Delaware County Council chairman John McBlain said they worked with groups like League of Women Voters to help make the decision, and had an open house where residents could come in and test out all the different machines that have the OK from the state.
“Ultimately I’m proud that both our board of elections and our county council settled on the Hart system and that was one that was highly ranked by the public,” said McBlain.
McBlain declared the new machines will satisfy a state mandate requiring all voting machines have a verifiable paper trail.
“That being said, our voting machines came out in, I believe 2006,” he added, “and they were getting near the end of their life with the software.”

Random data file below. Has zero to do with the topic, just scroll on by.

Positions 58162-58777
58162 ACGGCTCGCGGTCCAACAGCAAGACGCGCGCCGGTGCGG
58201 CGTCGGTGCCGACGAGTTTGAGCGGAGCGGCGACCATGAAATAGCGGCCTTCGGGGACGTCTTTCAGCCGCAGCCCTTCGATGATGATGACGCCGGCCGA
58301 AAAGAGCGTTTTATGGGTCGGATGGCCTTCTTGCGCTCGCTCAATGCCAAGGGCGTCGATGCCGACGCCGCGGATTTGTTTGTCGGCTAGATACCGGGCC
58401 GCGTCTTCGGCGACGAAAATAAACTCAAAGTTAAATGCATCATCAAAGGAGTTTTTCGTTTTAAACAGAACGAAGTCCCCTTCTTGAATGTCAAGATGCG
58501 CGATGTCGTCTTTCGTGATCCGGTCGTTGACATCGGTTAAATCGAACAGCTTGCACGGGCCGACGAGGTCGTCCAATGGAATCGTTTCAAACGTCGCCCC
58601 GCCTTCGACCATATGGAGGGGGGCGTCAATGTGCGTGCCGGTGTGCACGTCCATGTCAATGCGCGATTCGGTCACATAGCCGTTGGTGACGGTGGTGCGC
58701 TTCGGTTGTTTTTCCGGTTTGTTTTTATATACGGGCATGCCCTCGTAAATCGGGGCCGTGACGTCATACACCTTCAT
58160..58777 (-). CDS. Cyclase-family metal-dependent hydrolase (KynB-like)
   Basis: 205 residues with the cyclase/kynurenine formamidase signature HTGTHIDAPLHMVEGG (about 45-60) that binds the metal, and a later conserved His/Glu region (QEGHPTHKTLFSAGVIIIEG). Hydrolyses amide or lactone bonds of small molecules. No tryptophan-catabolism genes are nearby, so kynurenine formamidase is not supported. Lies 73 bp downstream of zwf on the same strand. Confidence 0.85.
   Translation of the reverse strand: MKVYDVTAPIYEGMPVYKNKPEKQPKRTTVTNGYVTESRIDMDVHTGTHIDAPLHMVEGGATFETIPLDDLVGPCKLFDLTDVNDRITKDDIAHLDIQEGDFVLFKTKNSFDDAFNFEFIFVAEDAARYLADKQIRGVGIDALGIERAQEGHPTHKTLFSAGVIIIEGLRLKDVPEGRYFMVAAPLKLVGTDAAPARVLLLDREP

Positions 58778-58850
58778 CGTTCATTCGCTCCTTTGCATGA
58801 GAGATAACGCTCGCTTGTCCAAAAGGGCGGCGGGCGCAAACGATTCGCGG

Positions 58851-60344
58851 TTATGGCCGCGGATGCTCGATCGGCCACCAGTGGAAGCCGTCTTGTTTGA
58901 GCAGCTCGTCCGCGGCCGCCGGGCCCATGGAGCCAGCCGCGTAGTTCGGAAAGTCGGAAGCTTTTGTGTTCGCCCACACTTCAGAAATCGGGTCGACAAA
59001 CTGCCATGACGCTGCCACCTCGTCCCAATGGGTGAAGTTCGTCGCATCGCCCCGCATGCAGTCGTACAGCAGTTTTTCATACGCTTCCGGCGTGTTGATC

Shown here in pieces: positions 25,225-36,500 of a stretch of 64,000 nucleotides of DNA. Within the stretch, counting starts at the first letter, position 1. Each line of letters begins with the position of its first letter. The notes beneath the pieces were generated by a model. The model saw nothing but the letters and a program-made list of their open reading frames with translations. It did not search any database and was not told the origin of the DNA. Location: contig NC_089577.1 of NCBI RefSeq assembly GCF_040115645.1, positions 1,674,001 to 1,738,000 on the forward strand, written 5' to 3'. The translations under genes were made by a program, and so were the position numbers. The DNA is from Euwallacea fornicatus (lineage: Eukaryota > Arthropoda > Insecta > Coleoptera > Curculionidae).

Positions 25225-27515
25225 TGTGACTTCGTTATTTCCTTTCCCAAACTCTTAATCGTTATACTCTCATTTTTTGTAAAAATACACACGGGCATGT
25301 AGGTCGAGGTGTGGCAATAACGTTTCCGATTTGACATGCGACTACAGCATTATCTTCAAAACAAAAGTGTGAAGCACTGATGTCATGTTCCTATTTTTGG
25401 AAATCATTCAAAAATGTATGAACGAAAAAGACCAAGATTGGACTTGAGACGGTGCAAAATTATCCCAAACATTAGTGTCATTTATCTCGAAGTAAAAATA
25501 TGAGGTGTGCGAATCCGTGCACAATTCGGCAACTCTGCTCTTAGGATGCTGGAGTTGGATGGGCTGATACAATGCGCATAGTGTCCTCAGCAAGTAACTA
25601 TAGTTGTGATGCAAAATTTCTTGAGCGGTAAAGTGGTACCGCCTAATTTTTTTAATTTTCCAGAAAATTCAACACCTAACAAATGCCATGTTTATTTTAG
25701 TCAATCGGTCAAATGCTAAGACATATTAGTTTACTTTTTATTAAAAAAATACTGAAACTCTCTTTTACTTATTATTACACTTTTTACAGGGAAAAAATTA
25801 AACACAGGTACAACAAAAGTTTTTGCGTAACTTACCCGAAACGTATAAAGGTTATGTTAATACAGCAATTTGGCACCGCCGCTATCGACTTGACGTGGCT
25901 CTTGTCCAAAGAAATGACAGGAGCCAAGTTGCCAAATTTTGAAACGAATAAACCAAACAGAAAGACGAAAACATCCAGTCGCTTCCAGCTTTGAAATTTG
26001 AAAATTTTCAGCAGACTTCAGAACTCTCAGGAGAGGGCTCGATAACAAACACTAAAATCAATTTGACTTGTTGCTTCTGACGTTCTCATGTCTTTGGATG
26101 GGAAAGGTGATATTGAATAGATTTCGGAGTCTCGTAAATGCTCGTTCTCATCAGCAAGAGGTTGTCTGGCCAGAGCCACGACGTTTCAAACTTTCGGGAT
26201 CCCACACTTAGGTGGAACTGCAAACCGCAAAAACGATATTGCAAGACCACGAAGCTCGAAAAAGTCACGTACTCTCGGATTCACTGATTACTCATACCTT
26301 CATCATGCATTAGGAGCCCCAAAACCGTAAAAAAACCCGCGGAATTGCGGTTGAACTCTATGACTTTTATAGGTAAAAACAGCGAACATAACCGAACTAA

The new voting machines will start being delivered in December, so the current machines will be used for the general election next month. McBlain said they’ll do a lot of outreach and demonstrations to let voters test the machines before they go into use in the 2020 primary.
The machines cost about $6 million. McBlain is hopeful they’ll get at least some of that back since it’s a state requirement to get new machines.